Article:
As a result, we believe the market’s newfound MLP-focused anxiety is largely backward looking. Further, several key shifts in the midstream sector are also likely to lessen the funding conundrum that has dominated MLP market sentiment in recent years:

First, the extreme levels of capital spending historically required by the midstream sector are moderating and, therefore, so too is the sector’s funding needs. For context, MLPs issued approximately $20 billion to $25 billion in equity in 2017, but 2018 equity needs appear to be falling to approximately $10 billion, with needs for 2019 likely even lower.

Second, the trading price and demand for midstream notes and bonds has normalized, and as a result the pricing and demand for midstream preferred equity has improved as preferred equity typically prices relative to fixed-income issues. Year-to-date, the sector has issued approximately $7 billion in preferred equity, which is helping midstream operators affordably meet funding needs for important projects, without stressing balance sheet health or harming common equity holders by issuing undervalued units.

Third, midstream providers have begun to more commonly seek partners for large projects to aid in funding and de-risk such exposure. Most recently, Kinder Morgan (NYSE: KMI) and Targa Resources (NYSE: TRGP) brought partners into certain projects, while Energy Transfer Partners (NYSE: ETP) has completed joint venture agreements for several projects throughout the year.

Finally, and most importantly, the energy industry macro outlook is much healthier than recent years with most midstream providers likely to experience growing volumes, and therefore margins, across their assets rather than flat or declining volumes. As mentioned above, EBITDA metrics for the sector have begun to reflect healthy year-over-year results. As recent volume trends continue and assets under multi-year construction periods finally enter service and begin to generate revenue, we expect this trend to continue.

Therefore, while it is certainly possible some management teams may still choose to moderate their distribution growth targets or lower their distribution payouts to fund growth projects, we believe we are nearing the end of such strategic funding shifts rather than the beginning. Further, we believe that, over time, such distribution adjustments when pursued to increase funding flexibility will be better received by the market than when distribution adjustments are made in reaction to negative operating fundamentals. Notably, those who slow distribution growth or lower their distribution payout to fund a wave of capital spending are often in a position to return to more normalized distribution growth rates or payout levels within a reasonable period of time. Additionally, it is worth noting that, across this energy down cycle, more midstream providers have actually increased payouts than have cut them.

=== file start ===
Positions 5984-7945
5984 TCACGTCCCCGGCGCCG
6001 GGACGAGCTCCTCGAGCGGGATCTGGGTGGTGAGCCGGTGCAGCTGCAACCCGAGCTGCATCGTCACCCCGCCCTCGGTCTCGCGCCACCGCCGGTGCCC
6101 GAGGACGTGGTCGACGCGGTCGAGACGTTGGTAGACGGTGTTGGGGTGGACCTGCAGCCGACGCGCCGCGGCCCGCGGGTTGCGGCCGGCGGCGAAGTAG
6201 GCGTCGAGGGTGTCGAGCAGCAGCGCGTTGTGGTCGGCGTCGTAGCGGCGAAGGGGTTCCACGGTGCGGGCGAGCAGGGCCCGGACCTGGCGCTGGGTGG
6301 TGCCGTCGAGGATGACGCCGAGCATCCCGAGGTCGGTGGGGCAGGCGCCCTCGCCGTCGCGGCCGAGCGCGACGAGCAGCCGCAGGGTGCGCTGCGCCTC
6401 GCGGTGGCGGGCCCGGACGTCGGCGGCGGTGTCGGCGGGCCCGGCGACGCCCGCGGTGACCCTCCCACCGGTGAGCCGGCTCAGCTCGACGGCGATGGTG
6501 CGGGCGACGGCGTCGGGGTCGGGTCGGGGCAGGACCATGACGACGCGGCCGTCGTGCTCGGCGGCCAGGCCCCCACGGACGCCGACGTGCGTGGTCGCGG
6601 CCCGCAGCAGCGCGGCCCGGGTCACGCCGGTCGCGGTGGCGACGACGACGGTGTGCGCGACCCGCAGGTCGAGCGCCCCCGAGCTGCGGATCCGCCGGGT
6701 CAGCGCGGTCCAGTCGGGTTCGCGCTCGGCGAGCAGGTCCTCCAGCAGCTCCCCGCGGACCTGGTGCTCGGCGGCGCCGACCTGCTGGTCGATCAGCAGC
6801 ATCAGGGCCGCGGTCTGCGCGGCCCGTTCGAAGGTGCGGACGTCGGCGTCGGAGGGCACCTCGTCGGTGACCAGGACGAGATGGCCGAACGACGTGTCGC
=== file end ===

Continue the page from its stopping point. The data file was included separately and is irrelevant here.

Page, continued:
OFI SteelPath has always focused primarily on a scenario-based valuation of the business’ underlying cash flows, and we believe midstream cash flow growth visibility is improving while valuation relative to those cash flows looks attractive. Taken together, we believe the midstream sector is in a position to benefit from several important tailwinds that market sentiment and equity valuations appear to underestimate. Further, we believe that, as the broader energy markets continue to normalize, these tailwinds may begin to attract greater investor interest and aid in the sector’s recovery.

As of 9/30/17, Oppenheimer SteelPath MLP Alpha Fund’s holdings were 10.25% in Energy Transfer Partners L.P. (NYSE: ETP); 8.52% in Enterprise Products Partners L.P. (NYSE:EPD); 7.25% in Targa Resources Corp. (NYSE:TRGP); 7.06% in MPLX L.P. (NYSE: MPLX); 1.85% in Genesis Energy L.P. (NYSE:GEL); and 0.00% in Kinder Morgan Inc. (NYSE:KMI), American Midstream Partners L.P. (NYSE: AMID), Southcross Energy Partners L.P. (NYSE: SXE) and Marathon Petroleum (NYSE: MPC). 

As of 9/30/17, Oppenheimer SteelPath MLP Alpha Plus Fund’s holdings were 9.96% in Energy Transfer Partners L.P. (NYSE: ETP); 8.41% in Enterprise Products Partners L.P. (NYSE: EPD); 7.23% in Targa Resources Corp. (NYSE:TRGP); 7.20% in MPLX L.P. (NYSE: MPLX); 1.85% in Genesis Energy L.P. (NYSE:GEL); and 0.00% in Kinder Morgan Inc. (NYSE:KMI), American Midstream Partners L.P. (NYSE: AMID), Southcross Energy Partners L.P. (NYSE: SXE) and Marathon Petroleum (NYSE: MPC). 

As of 9/30/17, Oppenheimer SteelPath MLP Income Fund’s holdings were 9.91% in Energy Transfer Partners L.P. (NYSE: ETP); 4.75% in Genesis Energy L.P. (NYSE:GEL); 2.30% in American Midstream Partners L.P. (NYSE: AMID); 2.28% in Targa Resources Corp. (NYSE:TRGP); and 0.00% in Enterprise Products Partners (NYSE: EPD), Kinder Morgan Inc. (NYSE:KMI), MPLX L.P. (NYSE: MPLX), Southcross Energy Partners L.P. (NYSE: SXE) and Marathon Petroleum (NYSE: MPC). 

As of 9/30/17, Oppenheimer SteelPath MLP Select 40 Fund’s holdings were 5.38% in Energy Transfer Partners L.P. (NYSE: ETP); 4.74% in MPLX L.P. (NYSE: MPLX); 4.08% in Genesis Energy L.P. (NYSE:GEL); 3.68% in Enterprise Products Partners (NYSE: EPD); 2.83% in Targa Resources Corp. (NYSE:TRGP); and 0.00% in Kinder Morgan Inc. (NYSE:KMI), American Midstream Partners L.P. (NYSE: AMID), Southcross Energy Partners L.P. (NYSE: SXE) and Marathon Petroleum (NYSE: MPC).